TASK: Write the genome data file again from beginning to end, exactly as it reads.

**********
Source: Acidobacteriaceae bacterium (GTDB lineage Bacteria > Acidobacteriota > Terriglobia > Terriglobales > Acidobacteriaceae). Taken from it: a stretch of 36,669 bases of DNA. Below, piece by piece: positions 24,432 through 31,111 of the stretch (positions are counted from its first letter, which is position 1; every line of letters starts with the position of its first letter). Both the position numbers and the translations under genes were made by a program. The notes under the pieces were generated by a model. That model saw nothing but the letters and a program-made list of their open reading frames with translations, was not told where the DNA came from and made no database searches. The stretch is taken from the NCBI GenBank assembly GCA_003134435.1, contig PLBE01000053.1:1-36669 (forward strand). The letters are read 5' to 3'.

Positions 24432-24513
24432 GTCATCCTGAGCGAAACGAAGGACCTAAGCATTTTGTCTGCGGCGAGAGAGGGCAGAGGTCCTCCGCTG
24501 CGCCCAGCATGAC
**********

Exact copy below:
Source: Acidobacteriaceae bacterium (GTDB lineage Bacteria > Acidobacteriota > Terriglobia > Terriglobales > Acidobacteriaceae). Taken from it: a stretch of 36,669 bases of DNA. Below, piece by piece: positions 24,432 through 31,111 of the stretch (positions are counted from its first letter, which is position 1; every line of letters starts with the position of its first letter). Both the position numbers and the translations under genes were made by a program. The notes under the pieces were generated by a model. That model saw nothing but the letters and a program-made list of their open reading frames with translations, was not told where the DNA came from and made no database searches. The stretch is taken from the NCBI GenBank assembly GCA_003134435.1, contig PLBE01000053.1:1-36669 (forward strand). The letters are read 5' to 3'.

Positions 24432-24513
24432 GTCATCCTGAGCGAAACGAAGGACCTAAGCATTTTGTCTGCGGCGAGAGAGGGCAGAGGTCCTCCGCTG
24501 CGCCCAGCATGAC